Sunday, August 30, 2009

Why I Write: To Surprise

This post is about what I learnt about myself after getting through my Dip yesterday.

But first I want to talk about what I used to do when I was nine*.

When I was nine*, I spent my breaks at school in the classroom constructing a maze, that eventually grew to six full scrapbook pages. My maze was so devious that I spent one entire scrapbook page drawing a dead end. My reasoning was this - no one would believe that they could possibly be in a dead end. Who would believe that I had spent all that time and effort to simply lead them down a false trail? It would be too big a surprise for any of my nine year-old classmates to even fathom.

(And so it proved - they all gave up on my maze. And having lost my audience, I gave up too.)

After getting through my Dip, I realised yesterday that the same devious urge to surprise and mislead my audience still exists today inside me.

I like writing because I like to surprise people. Writing for me is a way of presenting creative surprises, shocks, twists, and turns.

A script for me is a vehicle for delivering those surprises to an audience. I'm willing to go to ridiculous effort, years of my life, in order to present something different, something which surprises and astounds.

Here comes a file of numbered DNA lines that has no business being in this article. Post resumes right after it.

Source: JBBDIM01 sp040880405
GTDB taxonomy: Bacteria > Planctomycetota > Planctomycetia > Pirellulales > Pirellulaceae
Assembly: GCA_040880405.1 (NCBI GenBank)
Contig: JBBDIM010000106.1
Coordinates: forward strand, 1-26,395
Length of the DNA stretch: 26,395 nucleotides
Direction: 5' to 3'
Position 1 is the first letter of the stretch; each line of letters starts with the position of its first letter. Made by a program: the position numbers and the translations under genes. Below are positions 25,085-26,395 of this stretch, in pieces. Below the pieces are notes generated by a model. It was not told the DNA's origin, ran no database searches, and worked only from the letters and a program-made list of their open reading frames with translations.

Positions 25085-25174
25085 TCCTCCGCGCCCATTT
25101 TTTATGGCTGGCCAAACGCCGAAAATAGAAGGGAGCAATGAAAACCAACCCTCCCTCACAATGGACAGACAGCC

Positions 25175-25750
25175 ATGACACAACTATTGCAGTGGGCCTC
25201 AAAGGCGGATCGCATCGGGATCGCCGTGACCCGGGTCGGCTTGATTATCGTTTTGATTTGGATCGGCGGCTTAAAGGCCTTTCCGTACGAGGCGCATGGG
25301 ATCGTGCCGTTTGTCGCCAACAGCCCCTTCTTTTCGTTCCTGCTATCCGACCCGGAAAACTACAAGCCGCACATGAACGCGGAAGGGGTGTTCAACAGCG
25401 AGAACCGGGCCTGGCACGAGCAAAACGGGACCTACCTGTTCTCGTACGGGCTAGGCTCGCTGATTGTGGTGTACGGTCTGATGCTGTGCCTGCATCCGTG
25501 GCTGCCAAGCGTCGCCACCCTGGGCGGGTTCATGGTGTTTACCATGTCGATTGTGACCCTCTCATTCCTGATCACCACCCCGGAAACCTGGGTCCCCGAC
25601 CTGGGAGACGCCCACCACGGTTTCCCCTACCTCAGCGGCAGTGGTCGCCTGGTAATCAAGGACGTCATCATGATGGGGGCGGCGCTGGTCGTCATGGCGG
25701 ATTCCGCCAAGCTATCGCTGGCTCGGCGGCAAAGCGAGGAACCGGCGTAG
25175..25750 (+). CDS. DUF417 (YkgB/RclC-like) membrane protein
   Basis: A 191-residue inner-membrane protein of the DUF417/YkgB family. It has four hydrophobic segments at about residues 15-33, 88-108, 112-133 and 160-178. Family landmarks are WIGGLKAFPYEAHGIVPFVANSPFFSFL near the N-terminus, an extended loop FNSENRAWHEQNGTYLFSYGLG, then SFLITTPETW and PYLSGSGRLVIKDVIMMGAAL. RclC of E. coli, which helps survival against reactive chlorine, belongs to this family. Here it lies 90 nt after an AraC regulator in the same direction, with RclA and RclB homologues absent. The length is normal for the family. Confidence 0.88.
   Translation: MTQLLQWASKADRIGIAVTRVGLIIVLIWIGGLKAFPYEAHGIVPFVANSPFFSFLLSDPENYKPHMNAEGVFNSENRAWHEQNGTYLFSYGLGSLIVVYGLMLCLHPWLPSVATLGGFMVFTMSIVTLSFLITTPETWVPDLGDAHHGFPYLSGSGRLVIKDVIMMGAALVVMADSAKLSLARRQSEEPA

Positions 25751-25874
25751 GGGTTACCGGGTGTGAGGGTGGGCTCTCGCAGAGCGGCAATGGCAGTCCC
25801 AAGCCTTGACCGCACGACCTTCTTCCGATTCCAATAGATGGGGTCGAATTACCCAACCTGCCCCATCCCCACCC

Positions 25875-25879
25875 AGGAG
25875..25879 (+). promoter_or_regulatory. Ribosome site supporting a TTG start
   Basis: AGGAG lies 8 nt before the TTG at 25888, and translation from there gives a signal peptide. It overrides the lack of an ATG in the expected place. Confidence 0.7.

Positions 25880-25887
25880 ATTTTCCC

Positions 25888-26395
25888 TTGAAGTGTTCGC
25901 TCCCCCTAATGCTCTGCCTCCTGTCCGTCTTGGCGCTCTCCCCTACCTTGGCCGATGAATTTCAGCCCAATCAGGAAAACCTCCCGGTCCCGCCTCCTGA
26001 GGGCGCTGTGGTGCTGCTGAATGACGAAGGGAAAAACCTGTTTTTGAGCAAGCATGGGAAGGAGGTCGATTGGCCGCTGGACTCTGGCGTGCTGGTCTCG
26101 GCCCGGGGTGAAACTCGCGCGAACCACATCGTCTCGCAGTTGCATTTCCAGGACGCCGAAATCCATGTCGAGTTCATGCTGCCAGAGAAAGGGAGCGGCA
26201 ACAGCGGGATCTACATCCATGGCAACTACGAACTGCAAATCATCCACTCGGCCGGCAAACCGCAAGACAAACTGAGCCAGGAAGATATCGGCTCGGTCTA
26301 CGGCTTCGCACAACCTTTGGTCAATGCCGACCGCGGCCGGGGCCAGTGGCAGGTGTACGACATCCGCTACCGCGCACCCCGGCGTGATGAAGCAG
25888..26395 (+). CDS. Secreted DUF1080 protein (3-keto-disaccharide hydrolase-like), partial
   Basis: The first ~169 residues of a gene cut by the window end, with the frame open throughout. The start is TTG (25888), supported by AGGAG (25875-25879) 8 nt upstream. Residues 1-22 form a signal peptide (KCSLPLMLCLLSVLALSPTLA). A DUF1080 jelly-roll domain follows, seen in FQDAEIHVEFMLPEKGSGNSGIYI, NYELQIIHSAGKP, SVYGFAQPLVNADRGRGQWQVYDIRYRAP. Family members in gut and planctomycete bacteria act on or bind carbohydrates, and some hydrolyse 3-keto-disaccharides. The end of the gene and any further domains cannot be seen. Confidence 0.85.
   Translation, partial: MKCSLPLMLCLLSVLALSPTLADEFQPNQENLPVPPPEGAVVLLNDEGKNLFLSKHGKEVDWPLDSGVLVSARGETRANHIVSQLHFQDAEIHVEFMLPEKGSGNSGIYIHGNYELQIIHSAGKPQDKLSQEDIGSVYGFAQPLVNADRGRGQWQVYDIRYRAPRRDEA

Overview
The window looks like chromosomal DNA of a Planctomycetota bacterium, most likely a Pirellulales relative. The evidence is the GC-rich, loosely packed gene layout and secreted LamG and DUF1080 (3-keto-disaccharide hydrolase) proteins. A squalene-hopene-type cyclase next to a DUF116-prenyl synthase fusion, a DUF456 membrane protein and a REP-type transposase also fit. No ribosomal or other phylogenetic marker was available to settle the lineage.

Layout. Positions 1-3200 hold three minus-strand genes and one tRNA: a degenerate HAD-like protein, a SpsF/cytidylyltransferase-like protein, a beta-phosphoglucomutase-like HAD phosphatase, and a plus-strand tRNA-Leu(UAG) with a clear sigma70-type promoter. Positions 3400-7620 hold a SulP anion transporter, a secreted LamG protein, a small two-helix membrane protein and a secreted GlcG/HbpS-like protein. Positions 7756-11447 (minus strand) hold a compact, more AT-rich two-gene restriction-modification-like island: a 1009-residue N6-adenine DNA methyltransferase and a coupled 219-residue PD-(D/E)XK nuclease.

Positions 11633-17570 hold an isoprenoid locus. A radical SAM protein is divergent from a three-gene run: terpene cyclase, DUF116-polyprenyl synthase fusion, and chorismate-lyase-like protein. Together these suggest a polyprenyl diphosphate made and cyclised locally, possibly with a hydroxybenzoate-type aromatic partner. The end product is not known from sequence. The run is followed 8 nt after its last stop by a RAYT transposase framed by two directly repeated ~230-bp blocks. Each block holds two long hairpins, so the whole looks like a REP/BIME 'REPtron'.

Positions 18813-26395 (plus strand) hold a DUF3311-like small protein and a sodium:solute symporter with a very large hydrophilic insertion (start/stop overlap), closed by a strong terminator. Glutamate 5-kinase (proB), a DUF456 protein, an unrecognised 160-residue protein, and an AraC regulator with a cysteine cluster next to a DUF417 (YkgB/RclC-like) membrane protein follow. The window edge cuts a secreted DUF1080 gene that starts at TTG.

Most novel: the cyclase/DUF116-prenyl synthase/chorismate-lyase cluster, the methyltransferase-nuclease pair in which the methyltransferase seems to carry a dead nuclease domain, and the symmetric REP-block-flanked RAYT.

One of the reasons I struggle with scripts is because I often forget the surprises that are in them, given the huge amount of time it takes to finish. I have to apply this lesson to The Gap, and remember the surprises that someone should get approaching the story fresh. And I need to keep projects going until they're made so I get to deliver those surprises.

I can see now that this wish to surprise has been a key driver in my creative writing/paid work/humour/this blog/my approach to just about everything. And it's taken a Dip to see it...


* Approximate age only

4 comments:

Tim Jones said...

When I have revised some piece of writing for the n-ty-nth time, I find it very difficult to remind myself that the reader will be coming to it for the first time. That creates two problems for me: (1) Losing the surprise, as per your post (2) Forgetting that the reader who comes to this story/novel/poem for the first time doesn't know all these data, all those alternative version of the story, that have accumulated in my head. The balance between serving up pleasant surprise and unpleasant bafflement is not easy to maintain!

In any case, I am glad your dip is over. Such dips have tended to correlate with winter for me.

kirsten said...

Wow. I probably wouldn't want to try beating that maze either. But the same logic applied to films (or really, any other sort of storytelling) can yield some awesome results. Which is probably why I keep watching... everything.

開心唷 said...

I love readding, and thanks for your artical. ........................................

Robber said...

I remember those bloody mazes! I tried to create one too, but never got anywhere near what you did!
Robert.